We still haven’t figured out what to do with dry products, Dr. Buchanan mentions, relative to risk assessment. “Consumers think dry products are sterile, but they are not,” he emphasizes. “So how do we get rid of Salmonella in flour, for example? Bread gets baked, but there are some uses for which flour doesn’t get baked. For instance, they often dust hot bread with raw flour.”
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Explore This IssueOctober/November 2015
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Fortunately, there are some new technologies coming out to help with that problem, Dr. Buchanan says, including macrowave treatments, and also new processing tools, such as improved thermal processing modeling.
Population Growth and Pathogens
Food and Agriculture Organization of the United Nations estimates point to the need to increase global food production by 60 percent by 2050 to feed a population that will top the 9 billion mark. (With more than 320 million people, the U.S. is currently the world’s third most populous country.)
Population growth is an additional challenge that can be expected to impact food safety in the years ahead, Dr. Buchanan predicts.
“We will continue to find new pathogens that are creating themselves, and as the human population increases, we are likely to see the emergence and rapid spread of new foodborne pathogens,” he explains. “To minimize these risks, we need to get the population of the world to level off. Furthermore, food growing and processing is a huge drain on water and energy. If we continue to use energy to ship food all over the world, we will ultimately reach a point where this cannot be sustained economically. So we definitely need more sustainable foods.”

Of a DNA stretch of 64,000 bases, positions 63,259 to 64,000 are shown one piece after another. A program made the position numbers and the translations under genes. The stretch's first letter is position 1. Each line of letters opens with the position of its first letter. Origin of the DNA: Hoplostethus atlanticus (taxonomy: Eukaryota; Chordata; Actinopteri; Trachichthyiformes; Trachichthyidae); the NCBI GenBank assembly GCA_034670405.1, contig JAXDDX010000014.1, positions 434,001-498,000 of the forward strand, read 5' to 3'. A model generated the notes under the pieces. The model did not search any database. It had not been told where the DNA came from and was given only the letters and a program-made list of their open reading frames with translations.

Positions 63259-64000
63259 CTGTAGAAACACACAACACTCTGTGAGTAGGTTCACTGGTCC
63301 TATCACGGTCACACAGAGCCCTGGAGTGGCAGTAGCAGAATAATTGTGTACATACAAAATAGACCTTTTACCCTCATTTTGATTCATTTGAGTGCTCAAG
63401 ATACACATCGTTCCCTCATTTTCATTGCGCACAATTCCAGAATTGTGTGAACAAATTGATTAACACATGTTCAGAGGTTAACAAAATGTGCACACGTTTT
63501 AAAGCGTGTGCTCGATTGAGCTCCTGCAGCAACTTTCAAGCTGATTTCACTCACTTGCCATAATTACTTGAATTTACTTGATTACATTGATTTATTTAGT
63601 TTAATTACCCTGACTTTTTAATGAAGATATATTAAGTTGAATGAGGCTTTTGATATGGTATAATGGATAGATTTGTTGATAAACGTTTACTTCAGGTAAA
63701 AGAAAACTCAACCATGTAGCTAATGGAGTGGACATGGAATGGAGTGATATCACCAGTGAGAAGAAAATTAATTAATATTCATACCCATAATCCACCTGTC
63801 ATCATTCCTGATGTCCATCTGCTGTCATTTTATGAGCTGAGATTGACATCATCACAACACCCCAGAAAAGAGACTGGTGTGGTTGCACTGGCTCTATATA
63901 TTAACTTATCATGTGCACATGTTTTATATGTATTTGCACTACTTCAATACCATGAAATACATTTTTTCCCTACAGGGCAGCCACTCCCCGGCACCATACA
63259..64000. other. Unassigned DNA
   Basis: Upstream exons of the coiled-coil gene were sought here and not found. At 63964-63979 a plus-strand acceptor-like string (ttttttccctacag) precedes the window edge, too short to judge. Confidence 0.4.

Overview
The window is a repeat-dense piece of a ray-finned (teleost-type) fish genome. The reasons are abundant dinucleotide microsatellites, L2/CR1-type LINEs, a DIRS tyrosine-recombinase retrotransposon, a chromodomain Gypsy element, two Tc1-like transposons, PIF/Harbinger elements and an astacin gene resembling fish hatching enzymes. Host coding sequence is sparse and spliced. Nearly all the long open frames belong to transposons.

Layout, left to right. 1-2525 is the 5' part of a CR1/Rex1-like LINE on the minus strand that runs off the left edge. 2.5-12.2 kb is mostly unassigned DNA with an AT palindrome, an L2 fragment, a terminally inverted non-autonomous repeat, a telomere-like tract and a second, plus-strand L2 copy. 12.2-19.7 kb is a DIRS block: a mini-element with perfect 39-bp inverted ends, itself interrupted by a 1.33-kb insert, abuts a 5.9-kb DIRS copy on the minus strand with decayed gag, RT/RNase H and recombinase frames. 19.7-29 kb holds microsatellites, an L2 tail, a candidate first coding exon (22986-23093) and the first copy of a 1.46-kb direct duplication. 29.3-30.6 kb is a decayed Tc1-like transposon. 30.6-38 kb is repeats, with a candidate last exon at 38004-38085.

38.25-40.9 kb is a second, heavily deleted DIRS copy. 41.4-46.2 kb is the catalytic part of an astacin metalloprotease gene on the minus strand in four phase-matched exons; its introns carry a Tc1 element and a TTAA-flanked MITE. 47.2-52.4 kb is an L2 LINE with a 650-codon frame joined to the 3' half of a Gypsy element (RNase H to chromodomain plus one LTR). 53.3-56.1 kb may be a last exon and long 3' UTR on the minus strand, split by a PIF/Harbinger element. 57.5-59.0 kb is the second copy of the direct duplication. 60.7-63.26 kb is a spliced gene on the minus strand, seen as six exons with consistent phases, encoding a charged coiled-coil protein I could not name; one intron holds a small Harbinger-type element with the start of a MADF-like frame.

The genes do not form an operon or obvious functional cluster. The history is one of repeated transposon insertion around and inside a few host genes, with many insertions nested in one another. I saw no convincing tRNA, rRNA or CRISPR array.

Dr. Buchanan is quick to credit the federal acts that established the foundation of the U.S. food system. Research and Cooperative Extension programs involve interaction between government, agriculture, and food industries, which in turn generate new food products and processes that solve food safety and security problems, while enhancing productivity, he points out.
“This investment has paid massive dividends to the U.S. citizenry,” he says. “And despite decreases in government funding, we have been able to maintain a good food chain infrastructure in the U.S.”
Our system is based on three legs, government, industry, and academia, Dr. Buchanan notes. “In any country, having all of these three legs offers a tremendous advantage,” he says. “In contrast, in many countries academia plays a minor role in solving food safety problems, and those countries’ food safety status suffers. It is very important to continue to invest in our public/private partnerships if we are going to improve the safety and quality of our foods.”
A really great characteristic that is unique to the U.S. food system, Dr. Buchanan says, is that a single person can have tremendous positive impact, especially with regards to regulations. “If you have the scientific knowledge and the ability to communicate this effectively to the policy makers in the U.S., you can make a huge difference,” he emphasizes.
“We have an open process in the U.S. that allows citizens to provide their input into new or changing regulations, something that is not common in many parts of the world,” Dr. Buchanan says. “If you take advantage of the way regulations are developed, then you have the potential for influencing how we are governed. This is where the members of the academic community can play an increasing and important role in explaining the science underlying continuous improvement in food safety. ”
Trade Tidbits in North America
For information about food trade between Canada, Mexico, and the U.S., check out the following links: